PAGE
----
Mortgage rates in the US jumped past 6% this week, reaching their highest level since the fall of 2008.
High borrowing costs and slim inventory levels continue to weigh on Americans looking for affordable housing, reports my colleague Anna Bahney.
Stubbornly high inflation is responsible for pushing rates up, noted Sam Khater, Freddie Mac’s chief economist.
Rates had fallen in July and early August as recession fears took hold. But comments from Federal Reserve Chairman Jerome Powell and recent economic data have pulled investors’ attention back to the central bank’s fight against inflation, pushing rates higher.
There is a silver lining for those looking to buy. As mortgage rates rise and home prices remain high, home sales are slowing. Prices could also soon drop.
With borrowing costs expected to continue rising in the next few months, it is becoming increasingly clear that home prices need to decline to bring balance back to housing markets.
“Many sellers are recognizing the shift in market conditions and are responding by cutting their asking prices,” said George Ratiu, manager of economic research at Realtor.com. “These changes are coinciding with the time of the year when buyers have historically found the best market conditions to find a bargain.”
Chinese leader Xi Jinping and his Russian counterpart, Vladimir Putin, met face-to-face on Thursday for the first time since Moscow sent troops into Ukraine earlier this year. Investors watched the meeting closely looking for clues into the status of their economic relationship.
At the start of the meeting, Putin acknowledged that Xi had “questions and concerns” about the invasion. Their economic partnership, however, didn’t seem to be at risk, reports my CNN colleague Nectar Gan.
Beijing has boosted bilateral trade to record levels in a boon to Russian business amid Western sanctions. China’s spending on Russian goods soared 60% in August from a year ago. Its shipments to Russia jumped 26% to $8 billion in August, reports my colleague Laura He.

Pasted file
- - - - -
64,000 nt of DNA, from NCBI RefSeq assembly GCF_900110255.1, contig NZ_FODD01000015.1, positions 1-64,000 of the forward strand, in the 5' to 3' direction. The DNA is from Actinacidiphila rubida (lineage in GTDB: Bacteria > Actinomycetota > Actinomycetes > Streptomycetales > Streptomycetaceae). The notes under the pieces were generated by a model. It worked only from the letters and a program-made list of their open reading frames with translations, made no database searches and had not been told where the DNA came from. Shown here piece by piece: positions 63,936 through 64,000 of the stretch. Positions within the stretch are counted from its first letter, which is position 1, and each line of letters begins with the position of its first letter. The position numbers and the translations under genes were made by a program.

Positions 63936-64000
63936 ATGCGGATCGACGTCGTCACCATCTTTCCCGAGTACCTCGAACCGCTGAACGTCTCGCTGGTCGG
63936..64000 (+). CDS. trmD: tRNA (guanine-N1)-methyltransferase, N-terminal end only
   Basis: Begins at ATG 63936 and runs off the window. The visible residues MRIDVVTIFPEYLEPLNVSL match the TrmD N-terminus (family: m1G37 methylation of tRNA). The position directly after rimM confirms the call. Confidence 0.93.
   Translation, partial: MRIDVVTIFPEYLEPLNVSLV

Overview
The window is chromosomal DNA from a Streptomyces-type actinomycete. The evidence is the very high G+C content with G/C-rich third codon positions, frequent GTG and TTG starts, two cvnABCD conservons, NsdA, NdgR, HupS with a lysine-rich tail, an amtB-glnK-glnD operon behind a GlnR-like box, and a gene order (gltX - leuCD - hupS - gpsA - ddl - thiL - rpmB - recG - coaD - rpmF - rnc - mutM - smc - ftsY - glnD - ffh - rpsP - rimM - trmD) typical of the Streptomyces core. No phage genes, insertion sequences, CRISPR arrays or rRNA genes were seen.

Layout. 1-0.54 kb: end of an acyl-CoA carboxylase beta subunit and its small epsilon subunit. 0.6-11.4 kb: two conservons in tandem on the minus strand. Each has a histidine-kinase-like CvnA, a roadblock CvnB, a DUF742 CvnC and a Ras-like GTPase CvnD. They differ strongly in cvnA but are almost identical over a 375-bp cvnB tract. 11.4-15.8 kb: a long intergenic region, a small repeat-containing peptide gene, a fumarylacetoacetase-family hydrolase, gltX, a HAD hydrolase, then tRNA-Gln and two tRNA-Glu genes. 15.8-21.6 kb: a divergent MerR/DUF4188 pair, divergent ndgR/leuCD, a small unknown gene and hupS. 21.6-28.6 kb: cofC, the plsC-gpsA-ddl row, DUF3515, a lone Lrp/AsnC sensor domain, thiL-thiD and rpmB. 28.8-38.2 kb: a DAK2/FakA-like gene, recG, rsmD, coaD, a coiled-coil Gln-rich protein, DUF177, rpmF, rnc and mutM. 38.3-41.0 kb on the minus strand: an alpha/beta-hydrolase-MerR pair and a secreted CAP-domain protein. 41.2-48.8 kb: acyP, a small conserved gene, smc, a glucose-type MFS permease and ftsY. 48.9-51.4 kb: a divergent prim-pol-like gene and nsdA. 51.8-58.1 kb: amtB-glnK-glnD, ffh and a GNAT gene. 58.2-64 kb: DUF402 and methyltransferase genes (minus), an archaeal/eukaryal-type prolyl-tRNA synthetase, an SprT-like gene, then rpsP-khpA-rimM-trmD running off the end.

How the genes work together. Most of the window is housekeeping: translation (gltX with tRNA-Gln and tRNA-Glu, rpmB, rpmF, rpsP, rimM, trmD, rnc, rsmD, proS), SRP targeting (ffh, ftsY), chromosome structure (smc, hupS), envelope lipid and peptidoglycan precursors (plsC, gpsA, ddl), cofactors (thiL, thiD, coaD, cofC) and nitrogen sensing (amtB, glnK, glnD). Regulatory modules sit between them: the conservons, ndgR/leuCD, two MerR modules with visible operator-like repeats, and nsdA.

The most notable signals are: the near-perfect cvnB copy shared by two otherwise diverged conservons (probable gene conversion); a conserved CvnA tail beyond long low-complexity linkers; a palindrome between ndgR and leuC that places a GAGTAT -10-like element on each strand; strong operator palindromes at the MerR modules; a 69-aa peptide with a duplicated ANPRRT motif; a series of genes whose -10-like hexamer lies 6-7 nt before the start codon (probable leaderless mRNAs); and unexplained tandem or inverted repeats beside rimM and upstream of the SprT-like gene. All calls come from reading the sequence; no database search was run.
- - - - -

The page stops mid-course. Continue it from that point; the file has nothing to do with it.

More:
Putin emphasized the two nations’ deepening economic ties at their meeting, noting bilateral trade exceeded $140 billion last year. “I am convinced that by the end of the year we will reach new record levels, and in the near future,” he said.
Beijing has carefully avoided violating Western sanctions or providing direct military support to Moscow, but Chinese companies are taking advantage of the exodus of Western brands from Russia.
Chinese smartphones accounted for two-thirds of all new sales in Russia between April and June, Reuters reported. Passenger cars from Chinese manufacturers accounted for almost 26% of Russia’s market in August, the highest on record, according to Russian analytical agency Autostat.
A first look at the University of Michigan consumer sentiment survey for September is released at 10 a.m. ET.
Coming next week: It’s a blockbuster week for central banks with the Federal Reserve and the Bank of England due to reveal their latest policy decisions.
Correction: An earlier version of this story incorrectly attributed a quote on sellers recognizing the shift in market conditions. It should have been attributed to George Ratiu, manager of economic research at Realtor.com.